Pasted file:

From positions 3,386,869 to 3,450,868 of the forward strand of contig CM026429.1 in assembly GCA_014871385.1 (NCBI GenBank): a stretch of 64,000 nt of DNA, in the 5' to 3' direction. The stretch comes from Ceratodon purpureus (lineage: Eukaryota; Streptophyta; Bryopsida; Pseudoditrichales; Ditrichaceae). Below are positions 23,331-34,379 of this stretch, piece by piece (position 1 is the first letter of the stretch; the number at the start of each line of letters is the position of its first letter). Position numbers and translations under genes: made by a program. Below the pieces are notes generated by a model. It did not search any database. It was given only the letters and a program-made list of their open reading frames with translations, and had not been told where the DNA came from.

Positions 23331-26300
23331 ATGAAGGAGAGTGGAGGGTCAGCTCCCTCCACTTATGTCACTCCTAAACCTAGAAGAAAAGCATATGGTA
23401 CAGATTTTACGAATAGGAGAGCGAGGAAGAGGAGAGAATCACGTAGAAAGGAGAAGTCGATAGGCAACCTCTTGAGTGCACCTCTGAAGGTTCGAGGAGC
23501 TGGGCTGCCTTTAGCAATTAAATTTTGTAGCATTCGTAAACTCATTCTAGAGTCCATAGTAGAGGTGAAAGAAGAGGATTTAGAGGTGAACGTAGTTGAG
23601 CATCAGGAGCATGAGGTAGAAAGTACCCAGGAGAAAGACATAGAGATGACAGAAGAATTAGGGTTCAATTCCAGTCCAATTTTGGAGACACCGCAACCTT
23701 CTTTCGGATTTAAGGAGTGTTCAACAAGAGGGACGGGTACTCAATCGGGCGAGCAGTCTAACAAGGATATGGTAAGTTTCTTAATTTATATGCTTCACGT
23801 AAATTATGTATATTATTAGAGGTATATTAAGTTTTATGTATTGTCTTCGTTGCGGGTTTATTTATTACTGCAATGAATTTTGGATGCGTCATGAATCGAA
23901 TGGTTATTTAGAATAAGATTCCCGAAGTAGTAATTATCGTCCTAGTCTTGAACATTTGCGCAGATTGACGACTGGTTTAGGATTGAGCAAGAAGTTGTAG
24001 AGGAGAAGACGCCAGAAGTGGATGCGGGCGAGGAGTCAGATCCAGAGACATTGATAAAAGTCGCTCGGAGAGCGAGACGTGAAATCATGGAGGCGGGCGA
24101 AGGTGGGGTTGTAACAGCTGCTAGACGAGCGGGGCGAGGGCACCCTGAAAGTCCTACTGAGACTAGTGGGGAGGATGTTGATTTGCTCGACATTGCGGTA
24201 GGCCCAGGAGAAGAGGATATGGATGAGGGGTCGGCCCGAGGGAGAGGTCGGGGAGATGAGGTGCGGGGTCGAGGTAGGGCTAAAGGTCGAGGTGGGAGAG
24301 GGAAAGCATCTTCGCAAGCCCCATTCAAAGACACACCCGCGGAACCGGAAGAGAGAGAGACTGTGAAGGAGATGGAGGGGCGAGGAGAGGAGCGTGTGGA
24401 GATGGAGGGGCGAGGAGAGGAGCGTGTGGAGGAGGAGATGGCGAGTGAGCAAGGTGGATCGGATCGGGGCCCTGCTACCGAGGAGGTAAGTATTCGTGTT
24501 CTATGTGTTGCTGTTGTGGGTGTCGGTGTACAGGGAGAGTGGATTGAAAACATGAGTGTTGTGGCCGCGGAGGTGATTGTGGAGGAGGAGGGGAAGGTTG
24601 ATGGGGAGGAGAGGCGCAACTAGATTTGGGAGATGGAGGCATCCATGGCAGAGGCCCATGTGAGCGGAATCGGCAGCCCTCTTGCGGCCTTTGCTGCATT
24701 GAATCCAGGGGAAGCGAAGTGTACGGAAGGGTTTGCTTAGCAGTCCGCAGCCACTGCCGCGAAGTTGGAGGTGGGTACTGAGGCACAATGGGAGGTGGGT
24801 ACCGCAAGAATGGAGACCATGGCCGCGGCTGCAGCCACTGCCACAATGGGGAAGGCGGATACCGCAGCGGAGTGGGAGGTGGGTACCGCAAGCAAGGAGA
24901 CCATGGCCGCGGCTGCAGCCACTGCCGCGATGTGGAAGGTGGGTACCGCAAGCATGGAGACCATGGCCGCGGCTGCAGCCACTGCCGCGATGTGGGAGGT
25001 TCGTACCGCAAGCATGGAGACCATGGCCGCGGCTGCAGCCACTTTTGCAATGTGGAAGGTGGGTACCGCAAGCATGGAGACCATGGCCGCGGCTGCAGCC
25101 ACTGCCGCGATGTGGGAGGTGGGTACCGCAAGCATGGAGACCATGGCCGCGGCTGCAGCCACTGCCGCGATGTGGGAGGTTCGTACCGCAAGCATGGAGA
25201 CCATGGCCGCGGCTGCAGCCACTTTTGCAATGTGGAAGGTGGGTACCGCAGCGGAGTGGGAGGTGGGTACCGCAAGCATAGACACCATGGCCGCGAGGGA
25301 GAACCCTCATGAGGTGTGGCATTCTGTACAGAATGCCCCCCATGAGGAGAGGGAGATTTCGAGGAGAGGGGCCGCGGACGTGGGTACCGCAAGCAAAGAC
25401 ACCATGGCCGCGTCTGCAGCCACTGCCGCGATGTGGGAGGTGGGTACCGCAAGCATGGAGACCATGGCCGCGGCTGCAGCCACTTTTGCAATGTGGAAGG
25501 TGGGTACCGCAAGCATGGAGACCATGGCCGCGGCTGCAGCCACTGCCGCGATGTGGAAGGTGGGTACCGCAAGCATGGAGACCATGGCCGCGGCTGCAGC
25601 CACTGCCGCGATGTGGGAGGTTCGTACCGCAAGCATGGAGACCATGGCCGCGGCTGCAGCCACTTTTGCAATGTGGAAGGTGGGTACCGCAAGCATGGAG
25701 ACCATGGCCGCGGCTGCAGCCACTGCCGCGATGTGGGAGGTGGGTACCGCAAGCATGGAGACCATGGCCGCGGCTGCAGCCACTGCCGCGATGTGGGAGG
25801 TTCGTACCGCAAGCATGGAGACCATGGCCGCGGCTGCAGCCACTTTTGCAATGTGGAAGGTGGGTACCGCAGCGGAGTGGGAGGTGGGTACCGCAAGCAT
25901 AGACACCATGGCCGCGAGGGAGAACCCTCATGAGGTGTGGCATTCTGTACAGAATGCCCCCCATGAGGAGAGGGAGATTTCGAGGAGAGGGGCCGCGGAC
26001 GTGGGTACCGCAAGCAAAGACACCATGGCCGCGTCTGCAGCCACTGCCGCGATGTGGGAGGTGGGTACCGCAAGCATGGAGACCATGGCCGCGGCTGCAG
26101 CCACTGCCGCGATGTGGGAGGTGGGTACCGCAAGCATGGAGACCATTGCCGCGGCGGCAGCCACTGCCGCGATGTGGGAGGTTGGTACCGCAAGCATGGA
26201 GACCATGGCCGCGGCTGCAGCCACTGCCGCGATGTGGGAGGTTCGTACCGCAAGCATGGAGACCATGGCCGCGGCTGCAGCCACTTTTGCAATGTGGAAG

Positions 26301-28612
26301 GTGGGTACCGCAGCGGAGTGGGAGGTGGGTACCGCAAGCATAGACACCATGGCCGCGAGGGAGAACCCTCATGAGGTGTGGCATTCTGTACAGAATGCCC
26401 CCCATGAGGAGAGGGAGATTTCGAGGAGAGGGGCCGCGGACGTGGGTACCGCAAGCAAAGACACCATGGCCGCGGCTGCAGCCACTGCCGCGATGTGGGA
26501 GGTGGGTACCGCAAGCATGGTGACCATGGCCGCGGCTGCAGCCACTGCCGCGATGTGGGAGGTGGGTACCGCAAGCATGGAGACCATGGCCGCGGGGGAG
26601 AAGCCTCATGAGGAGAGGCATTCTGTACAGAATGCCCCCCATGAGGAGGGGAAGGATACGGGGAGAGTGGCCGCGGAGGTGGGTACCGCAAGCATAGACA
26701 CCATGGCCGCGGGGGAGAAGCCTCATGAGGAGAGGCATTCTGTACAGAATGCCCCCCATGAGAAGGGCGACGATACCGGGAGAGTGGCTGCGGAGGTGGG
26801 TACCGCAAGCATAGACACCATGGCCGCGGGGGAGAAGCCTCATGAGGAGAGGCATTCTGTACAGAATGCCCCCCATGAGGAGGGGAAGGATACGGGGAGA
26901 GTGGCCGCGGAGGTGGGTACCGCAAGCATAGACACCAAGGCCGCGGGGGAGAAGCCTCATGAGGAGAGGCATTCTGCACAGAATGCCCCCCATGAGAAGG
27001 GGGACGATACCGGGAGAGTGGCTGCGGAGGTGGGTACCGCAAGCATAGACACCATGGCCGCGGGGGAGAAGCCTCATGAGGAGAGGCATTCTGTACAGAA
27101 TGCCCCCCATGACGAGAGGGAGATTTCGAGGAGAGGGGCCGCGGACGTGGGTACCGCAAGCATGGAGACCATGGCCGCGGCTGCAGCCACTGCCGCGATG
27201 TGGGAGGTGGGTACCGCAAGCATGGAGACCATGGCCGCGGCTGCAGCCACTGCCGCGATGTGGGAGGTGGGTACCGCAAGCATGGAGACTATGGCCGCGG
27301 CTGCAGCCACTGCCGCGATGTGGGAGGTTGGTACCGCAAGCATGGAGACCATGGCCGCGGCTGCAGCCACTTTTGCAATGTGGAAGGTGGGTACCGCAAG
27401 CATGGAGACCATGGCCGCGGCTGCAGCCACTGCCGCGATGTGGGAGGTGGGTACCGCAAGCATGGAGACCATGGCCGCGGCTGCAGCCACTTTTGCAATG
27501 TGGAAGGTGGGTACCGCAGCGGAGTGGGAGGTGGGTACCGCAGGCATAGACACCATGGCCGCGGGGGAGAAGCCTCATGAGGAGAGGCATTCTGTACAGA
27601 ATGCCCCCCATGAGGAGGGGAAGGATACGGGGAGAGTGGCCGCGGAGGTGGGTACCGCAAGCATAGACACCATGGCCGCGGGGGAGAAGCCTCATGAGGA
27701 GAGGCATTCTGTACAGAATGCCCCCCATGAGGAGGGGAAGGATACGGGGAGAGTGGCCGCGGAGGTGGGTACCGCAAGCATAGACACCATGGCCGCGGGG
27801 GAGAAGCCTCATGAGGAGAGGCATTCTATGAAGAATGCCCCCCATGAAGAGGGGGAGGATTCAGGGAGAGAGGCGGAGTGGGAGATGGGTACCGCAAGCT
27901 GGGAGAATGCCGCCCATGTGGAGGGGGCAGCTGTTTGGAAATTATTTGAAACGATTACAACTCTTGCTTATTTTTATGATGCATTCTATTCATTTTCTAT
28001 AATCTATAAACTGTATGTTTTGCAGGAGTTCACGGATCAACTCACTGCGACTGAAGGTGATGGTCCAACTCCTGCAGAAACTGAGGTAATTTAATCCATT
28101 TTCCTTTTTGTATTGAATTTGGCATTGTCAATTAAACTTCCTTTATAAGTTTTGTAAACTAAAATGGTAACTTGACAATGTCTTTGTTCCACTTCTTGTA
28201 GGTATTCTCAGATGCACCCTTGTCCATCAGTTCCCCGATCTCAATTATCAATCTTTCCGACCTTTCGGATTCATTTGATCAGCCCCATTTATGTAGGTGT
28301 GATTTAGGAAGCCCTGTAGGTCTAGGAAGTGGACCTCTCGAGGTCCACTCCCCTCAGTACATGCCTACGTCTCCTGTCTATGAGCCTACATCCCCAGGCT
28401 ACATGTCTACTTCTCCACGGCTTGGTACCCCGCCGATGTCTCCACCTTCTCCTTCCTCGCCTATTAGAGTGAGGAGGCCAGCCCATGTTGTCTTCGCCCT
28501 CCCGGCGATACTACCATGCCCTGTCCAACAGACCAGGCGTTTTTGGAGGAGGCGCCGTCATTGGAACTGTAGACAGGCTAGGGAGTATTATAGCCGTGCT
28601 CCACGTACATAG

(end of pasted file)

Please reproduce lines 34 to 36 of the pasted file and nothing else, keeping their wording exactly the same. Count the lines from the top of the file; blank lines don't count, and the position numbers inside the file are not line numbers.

26301 GTGGGTACCGCAGCGGAGTGGGAGGTGGGTACCGCAAGCATAGACACCATGGCCGCGAGGGAGAACCCTCATGAGGTGTGGCATTCTGTACAGAATGCCC
26401 CCCATGAGGAGAGGGAGATTTCGAGGAGAGGGGCCGCGGACGTGGGTACCGCAAGCAAAGACACCATGGCCGCGGCTGCAGCCACTGCCGCGATGTGGGA
26501 GGTGGGTACCGCAAGCATGGTGACCATGGCCGCGGCTGCAGCCACTGCCGCGATGTGGGAGGTGGGTACCGCAAGCATGGAGACCATGGCCGCGGGGGAG